6. Noonan, J.T., A Private Choice. New York: The Free Press, 1979, p. 82. Quoted in Budziszewski, supra, p. 154

7. Barbeau v. British Columbia (Egale Canada Inc. v. Canada) BCCA (1 May, 2003), para. 130

8. Halpern v. Attorney General of Canada Ont CA (10 June, 2003), para. 94

9. Human Rights Code, R.S.B.C. 1996, c. 211, Section 7(1)

10. Kempling v. The British Columbia College of Teachers, 2004 BCSC 133

11. Hall (Litigation guardian of) v. Powers [2002] O.J. No. 1803 Ontario Superior Court of Justice. Court File No. 02-CV-227705CM3. Judgment: May 10, 2002. Most relevant to this paper, the judicial suppression of religious freedom in the Hall case is supported by Equal Marriage for Same-Sex Couples  (Accessed 2005-03-24)

12. Ontario Human Rights Commission v. Scott Brockie, Ont. Superior Court of Justice, Divisional Court (2002) O.J. No. 2375, Court File No. 179/00 [17 June, 2002]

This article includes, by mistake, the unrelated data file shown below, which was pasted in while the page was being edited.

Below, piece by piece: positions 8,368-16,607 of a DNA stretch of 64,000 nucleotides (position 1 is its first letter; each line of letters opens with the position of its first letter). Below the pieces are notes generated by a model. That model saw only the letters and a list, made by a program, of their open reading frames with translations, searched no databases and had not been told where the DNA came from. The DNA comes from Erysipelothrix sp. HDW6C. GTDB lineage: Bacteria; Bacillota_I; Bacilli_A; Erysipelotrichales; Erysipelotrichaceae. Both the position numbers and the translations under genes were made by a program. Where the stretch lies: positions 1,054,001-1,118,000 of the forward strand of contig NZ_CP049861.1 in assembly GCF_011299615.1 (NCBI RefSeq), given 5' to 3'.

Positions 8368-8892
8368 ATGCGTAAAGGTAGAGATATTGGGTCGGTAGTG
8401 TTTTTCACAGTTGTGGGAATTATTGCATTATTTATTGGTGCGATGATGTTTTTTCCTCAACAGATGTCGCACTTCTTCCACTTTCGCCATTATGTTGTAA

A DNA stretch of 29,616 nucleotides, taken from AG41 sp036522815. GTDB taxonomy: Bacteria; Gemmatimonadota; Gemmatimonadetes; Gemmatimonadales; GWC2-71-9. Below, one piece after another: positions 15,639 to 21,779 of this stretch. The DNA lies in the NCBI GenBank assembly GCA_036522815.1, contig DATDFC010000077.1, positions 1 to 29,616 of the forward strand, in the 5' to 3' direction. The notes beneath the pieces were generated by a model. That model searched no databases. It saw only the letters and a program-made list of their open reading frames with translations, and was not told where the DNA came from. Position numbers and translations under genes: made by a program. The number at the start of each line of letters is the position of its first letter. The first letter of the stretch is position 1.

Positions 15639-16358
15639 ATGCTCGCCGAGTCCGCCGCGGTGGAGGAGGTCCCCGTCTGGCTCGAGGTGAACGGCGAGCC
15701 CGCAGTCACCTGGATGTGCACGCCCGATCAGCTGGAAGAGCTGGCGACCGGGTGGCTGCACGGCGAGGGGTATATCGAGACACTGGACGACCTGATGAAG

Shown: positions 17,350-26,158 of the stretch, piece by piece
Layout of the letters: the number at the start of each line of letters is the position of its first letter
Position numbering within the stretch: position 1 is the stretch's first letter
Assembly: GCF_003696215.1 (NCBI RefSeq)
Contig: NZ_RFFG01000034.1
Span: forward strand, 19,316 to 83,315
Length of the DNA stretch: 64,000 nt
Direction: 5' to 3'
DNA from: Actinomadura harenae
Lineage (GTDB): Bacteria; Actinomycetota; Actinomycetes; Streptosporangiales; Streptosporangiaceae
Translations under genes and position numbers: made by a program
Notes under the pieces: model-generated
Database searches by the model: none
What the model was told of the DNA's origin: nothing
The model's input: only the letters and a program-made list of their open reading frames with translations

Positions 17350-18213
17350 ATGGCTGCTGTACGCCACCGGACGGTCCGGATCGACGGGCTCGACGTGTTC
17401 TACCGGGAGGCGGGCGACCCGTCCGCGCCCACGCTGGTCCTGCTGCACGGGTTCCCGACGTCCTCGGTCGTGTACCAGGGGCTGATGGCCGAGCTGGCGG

13. For example: Gerald Hannon, “Men Loving Boys Loving Men”, The Body Politic, Issue 39, December 1977/January 1978. “This is an archived ‘original web site’ brought to you by the: Canadian Lesbian and Gay Archives, © 1997-2004. Contact information. This page is: (add to Favourites). Last revised: December 14, 1995.” Accessed 9 July, 2003, 14 April, 2004, and 23 March, 2005.

14. “In a letter Tuesday, B.C. Commissioners were given an ultimatum from the B.C. Vital Statistics Agency, which stated that any Commissioner ‘who feels that they cannot solemnize same-sex marriages’ must ‘resign their appointments’ by March 31. The letter gave no details about what would happen if a Commissioner refused to step down.” VANCOUVER, January 23, 2004 (

15. B.C. lesbians fight to hold wedding reception in Catholic hall (25 January, 2005) Accessed 2005-01-27